```% MATLAB Recitation Demo for Monday, September 15.
% File: rdemo2c
%
% *** Plotting of simple functions ***
%
% MATLAB is also good for plotting functions, such as
%
%   y(x) = sin(2*pi*x)  or  y(x) = x^2
%
% where x is a finite number of points in an interval (say, [0, 1])
% and   y is a vector giving the function value at each point in x.
%
>> diary rdemo2c

>> help linspace
LINSPACE Linearly spaced vector.
LINSPACE(x1, x2) generates a row vector of 100 linearly
equally spaced points between x1 and x2.
LINSPACE(x1, x2, N) generates N points between x1 and x2.

>> x = linspace(0, 1, 21)
x =
Columns 1 through 7
0    0.0500    0.1000    0.1500    0.2000    0.2500    0.3000
Columns 8 through 14
0.3500    0.4000    0.4500    0.5000    0.5500    0.6000    0.6500
Columns 15 through 21
0.7000    0.7500    0.8000    0.8500    0.9000    0.9500    1.0000

% The constant pi is predefined in MATLAB.
>> pi
ans =
3.1416

%
% Let's define the function y(x) = sin(2*pi*x) for the x in [0, 1].
%
>> y1 = sin(2*pi*x)
y1 =
Columns 1 through 7
0    0.3090    0.5878    0.8090    0.9511    1.0000    0.9511
Columns 8 through 14
0.8090    0.5878    0.3090         0   -0.3090   -0.5878   -0.8090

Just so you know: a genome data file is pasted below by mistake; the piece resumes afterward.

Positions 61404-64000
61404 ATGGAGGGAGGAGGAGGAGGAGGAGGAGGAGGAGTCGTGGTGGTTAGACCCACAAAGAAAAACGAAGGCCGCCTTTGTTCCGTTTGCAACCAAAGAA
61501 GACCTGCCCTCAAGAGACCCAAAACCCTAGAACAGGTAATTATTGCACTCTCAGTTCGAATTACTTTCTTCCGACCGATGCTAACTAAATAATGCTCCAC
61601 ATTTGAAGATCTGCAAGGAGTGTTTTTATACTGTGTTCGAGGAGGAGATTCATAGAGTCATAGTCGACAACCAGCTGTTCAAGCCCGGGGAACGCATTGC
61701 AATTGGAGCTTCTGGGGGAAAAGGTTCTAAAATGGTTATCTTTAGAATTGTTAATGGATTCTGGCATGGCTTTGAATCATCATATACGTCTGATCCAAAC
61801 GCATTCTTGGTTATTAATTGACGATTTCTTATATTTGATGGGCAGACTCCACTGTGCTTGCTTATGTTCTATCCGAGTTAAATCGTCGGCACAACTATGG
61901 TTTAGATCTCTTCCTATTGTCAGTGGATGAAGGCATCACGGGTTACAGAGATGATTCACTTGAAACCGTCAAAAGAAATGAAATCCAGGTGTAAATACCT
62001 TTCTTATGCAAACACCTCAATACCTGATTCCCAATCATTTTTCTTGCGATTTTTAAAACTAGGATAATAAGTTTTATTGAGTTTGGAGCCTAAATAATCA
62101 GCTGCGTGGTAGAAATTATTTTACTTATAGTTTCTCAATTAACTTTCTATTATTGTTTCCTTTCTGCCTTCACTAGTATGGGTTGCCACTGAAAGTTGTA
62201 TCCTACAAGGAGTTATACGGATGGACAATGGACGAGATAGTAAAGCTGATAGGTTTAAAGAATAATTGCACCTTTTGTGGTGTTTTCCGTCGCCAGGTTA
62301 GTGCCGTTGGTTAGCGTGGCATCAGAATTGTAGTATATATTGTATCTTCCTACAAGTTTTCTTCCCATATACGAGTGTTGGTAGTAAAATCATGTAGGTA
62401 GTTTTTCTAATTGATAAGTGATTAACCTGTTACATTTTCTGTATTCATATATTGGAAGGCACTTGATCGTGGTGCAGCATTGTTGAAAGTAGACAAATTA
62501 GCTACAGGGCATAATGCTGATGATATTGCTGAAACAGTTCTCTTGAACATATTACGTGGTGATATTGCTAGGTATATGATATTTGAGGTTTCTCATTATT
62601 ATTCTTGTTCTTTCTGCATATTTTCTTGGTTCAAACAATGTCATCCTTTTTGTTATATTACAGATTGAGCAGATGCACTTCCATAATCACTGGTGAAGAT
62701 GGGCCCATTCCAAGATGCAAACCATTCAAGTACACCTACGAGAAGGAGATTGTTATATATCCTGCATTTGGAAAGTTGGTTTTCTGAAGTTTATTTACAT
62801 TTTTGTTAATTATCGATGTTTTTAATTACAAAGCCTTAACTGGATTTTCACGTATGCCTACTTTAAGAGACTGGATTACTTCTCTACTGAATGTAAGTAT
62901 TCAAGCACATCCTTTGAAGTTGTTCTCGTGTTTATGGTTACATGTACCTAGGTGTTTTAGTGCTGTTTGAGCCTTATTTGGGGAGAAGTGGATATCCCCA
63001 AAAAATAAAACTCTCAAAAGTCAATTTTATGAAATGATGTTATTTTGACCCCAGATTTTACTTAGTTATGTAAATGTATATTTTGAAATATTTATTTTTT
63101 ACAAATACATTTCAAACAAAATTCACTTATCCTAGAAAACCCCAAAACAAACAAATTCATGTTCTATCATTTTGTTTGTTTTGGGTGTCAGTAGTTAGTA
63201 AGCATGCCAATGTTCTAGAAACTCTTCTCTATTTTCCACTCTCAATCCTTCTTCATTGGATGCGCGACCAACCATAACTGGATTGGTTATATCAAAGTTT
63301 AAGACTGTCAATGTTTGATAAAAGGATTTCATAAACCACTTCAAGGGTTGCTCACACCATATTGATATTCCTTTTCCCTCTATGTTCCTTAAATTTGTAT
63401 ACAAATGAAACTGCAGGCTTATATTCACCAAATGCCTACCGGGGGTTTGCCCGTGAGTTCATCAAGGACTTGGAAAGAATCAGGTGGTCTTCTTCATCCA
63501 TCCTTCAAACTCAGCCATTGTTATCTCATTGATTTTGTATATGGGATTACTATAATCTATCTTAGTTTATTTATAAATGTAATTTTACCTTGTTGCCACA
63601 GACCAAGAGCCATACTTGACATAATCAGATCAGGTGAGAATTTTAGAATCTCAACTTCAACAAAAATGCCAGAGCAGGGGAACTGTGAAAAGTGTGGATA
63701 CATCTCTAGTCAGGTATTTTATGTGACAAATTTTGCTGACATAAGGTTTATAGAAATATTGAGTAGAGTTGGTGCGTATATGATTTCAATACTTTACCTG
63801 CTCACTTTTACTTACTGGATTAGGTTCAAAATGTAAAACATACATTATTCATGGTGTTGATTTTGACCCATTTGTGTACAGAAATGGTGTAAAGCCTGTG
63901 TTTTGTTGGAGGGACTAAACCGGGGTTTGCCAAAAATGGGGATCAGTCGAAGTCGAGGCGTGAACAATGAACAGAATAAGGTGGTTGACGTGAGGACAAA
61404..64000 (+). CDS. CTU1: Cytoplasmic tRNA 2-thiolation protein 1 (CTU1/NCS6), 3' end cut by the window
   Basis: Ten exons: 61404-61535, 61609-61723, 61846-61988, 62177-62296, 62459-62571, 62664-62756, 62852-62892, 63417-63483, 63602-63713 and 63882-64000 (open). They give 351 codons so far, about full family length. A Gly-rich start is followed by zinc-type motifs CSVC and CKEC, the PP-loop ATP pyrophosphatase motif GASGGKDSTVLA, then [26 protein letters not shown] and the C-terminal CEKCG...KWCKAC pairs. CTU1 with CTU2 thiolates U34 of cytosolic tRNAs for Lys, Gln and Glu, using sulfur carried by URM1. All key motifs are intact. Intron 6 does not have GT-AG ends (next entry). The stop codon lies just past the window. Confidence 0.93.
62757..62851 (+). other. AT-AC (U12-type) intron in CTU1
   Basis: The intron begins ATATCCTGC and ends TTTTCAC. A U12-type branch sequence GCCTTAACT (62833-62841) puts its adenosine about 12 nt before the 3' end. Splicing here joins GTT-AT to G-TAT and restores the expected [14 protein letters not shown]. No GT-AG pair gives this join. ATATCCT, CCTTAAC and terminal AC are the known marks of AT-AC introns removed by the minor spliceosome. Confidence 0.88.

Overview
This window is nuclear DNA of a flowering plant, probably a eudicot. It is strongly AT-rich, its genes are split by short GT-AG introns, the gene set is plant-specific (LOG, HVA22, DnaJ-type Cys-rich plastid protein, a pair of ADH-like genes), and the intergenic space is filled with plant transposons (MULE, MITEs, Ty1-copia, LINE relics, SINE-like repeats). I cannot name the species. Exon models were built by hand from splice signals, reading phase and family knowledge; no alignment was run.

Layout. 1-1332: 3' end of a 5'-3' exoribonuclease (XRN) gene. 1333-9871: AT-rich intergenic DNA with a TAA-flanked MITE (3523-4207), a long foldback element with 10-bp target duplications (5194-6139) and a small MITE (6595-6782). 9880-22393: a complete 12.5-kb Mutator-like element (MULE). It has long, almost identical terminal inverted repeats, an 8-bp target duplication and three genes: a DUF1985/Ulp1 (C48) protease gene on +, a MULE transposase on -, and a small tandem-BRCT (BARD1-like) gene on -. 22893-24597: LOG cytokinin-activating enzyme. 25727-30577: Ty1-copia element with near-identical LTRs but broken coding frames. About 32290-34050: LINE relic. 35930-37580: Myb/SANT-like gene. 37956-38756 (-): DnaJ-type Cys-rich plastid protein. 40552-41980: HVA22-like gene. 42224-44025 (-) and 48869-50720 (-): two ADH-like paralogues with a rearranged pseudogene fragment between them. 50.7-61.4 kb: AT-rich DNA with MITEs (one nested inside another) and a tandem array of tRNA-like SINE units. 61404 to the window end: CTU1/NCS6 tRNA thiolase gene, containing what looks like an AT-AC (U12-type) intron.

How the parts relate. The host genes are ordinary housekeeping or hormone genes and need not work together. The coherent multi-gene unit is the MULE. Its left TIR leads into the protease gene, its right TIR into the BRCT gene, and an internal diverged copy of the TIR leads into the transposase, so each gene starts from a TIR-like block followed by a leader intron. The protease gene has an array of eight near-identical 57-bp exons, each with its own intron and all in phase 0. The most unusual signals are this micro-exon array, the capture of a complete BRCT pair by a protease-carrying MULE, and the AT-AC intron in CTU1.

Columns 15 through 21
-0.9511   -1.0000   -0.9511   -0.8090   -0.5878   -0.3090         0

%
% Let's define the function y(x) = x^2 for the x in [0, 1].
>> y2 = x.^2
y2 =
Columns 1 through 7
0    0.0025    0.0100    0.0225    0.0400    0.0625    0.0900
Columns 8 through 14
0.1225    0.1600    0.2025    0.2500    0.3025    0.3600    0.4225
Columns 15 through 21
0.4900    0.5625    0.6400    0.7225    0.8100    0.9025    1.0000

%
% Plot sin(x) in red using dashed lines, superimpose a grid,
% label the vertical and horizontal axes, give a title,
% print the graph to an Athena cluster printer, and also print
% the graph to a file in your directory.
%
>> plot(x, y1, 'r-')
>> grid
>> ylabel('y(x)')
>> xlabel('x')
>> title('Plot of function y(x) = sin(x) for x in [0,1]')
%
% Print the graph at LaserPrinter in Bldg 2, 2nd Floor.
%
>> print -dps -Pceline
%
% Save the graph as a postscript file called 'figure1.ps'
% in my directory.
%
>> print -dps figure1.ps
%
% Clear the graph.
% Plot sin(x) and x^2 with red dashes and green dots,
% respectively.
% Superimpose a grid, and give the graph a title.
%
>> clg
>> plot(x, y1, 'r-', x, y2, 'g.')
>> grid
>> title('This is another graph')
>> diary off
```